Researchers can predict future actions from human brain activity
A volunteer completes tasks while in the functional magnetic imaging (fMRI) machine. This research project focuses on understanding how the human brain plans actions.
(PhysOrg.com) -- Bringing the real world into the brain scanner, researchers at The University of Western Ontario from The Centre for Brain and Mind can now determine the action a person was planning, mere moments before that action is actually executed.
The findings were published this week in the prestigious Journal of Neuroscience, in the paper, "Decoding Action Intentions from Preparatory Brain Activity in Human Parieto-Frontal Networks."
"This is a considerable step forward in our understanding of how the human brain plans actions," says Jason Gallivan, a Western Neuroscience PhD student, who was the first author on the paper.
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University of Western Ontario researchers Jody Culham and Jason Gallivan describe how they can use a fMRI to determine the action a person was planning, mere moments before that action is actually executed. Credit: The University of Western OntarioOver the course of the one-year study, human subjects had their brain activity scanned using functional magnetic resonance imaging (fMRI) while they performed one of three hand movements: grasping the top of an object, grasping the bottom of the object, or simply reaching out and touching the object. The team found that by using the signals from many brain regions, they could predict, better than chance, which of the actions the volunteer was merely intending to do, seconds later.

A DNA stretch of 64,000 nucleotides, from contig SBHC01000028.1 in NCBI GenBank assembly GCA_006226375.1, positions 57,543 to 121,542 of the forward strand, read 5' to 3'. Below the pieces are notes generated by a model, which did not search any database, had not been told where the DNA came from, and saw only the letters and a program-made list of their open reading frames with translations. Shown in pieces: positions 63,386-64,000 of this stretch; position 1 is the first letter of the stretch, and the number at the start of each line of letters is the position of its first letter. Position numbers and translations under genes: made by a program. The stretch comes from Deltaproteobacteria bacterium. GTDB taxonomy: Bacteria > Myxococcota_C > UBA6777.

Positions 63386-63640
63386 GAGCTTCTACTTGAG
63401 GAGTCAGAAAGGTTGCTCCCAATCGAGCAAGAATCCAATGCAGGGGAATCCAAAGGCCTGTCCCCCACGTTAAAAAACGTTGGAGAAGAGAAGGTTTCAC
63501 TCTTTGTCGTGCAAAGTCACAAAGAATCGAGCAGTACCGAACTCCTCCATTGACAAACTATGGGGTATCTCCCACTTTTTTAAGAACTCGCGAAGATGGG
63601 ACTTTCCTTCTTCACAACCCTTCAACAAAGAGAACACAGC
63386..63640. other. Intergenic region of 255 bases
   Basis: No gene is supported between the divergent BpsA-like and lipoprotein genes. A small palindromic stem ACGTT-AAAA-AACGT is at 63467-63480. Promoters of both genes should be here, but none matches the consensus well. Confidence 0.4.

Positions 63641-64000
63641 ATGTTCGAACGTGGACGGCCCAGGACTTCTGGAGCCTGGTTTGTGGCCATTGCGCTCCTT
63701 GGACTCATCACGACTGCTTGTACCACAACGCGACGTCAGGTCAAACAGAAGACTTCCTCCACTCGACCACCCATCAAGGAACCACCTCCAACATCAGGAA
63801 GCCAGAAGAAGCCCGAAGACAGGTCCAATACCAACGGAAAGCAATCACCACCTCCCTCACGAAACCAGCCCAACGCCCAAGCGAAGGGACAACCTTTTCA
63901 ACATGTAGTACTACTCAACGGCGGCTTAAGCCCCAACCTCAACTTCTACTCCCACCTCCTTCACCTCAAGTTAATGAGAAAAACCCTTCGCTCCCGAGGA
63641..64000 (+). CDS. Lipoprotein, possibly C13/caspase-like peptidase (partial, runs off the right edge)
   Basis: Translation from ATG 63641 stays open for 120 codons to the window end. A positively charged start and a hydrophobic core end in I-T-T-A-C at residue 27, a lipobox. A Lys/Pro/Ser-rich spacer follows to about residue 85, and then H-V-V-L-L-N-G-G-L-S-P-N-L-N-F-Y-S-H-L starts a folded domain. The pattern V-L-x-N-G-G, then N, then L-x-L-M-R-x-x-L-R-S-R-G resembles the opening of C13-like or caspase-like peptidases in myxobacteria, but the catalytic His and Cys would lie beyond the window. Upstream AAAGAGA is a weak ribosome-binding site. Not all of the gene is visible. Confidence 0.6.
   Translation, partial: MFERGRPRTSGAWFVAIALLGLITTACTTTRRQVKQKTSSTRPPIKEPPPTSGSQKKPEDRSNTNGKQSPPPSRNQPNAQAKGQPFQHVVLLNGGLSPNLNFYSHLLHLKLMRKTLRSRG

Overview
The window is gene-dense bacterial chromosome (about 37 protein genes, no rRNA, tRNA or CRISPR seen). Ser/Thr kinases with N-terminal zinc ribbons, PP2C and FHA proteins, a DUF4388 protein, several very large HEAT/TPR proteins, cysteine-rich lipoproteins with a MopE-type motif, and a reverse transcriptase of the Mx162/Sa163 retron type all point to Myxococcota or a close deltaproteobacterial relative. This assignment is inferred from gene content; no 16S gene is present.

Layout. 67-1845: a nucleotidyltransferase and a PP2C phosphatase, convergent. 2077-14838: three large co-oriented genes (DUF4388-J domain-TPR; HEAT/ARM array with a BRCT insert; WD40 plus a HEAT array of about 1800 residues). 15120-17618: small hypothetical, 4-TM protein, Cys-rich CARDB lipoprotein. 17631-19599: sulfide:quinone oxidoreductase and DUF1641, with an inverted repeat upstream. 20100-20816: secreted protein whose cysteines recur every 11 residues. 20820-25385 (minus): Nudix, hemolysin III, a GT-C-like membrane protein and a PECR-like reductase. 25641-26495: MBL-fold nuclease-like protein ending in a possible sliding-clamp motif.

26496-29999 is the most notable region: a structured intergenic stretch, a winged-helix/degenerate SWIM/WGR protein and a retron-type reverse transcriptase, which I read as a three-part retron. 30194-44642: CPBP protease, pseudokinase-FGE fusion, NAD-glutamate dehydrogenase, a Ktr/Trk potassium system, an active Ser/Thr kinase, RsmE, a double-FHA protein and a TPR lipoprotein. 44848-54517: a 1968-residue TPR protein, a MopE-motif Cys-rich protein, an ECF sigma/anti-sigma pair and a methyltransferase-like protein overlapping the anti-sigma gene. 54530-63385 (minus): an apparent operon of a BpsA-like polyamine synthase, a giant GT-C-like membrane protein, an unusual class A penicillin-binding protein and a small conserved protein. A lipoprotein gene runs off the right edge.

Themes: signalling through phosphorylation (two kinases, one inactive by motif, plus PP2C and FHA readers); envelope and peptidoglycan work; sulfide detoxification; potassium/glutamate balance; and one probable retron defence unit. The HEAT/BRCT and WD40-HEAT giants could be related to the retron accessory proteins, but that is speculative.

"Neuroimaging allows us to look at how action planning unfolds within human brain areas without having to insert electrodes directly into the human brain. This is obviously far less intrusive," explains Western Psychology professor Jody Culham, who was the paper's senior author.
Gallivan says the new findings could also have important clinical implications: "Being able to predict a human's desired movements using brain signals takes us one step closer to using those signals to control prosthetic limbs in movement-impaired patient populations, like those who suffer from spinal cord injuries or locked-in syndrome."
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Brain timecourse video of subject's fMRI image during experiment
Provided by University of Western Ontario
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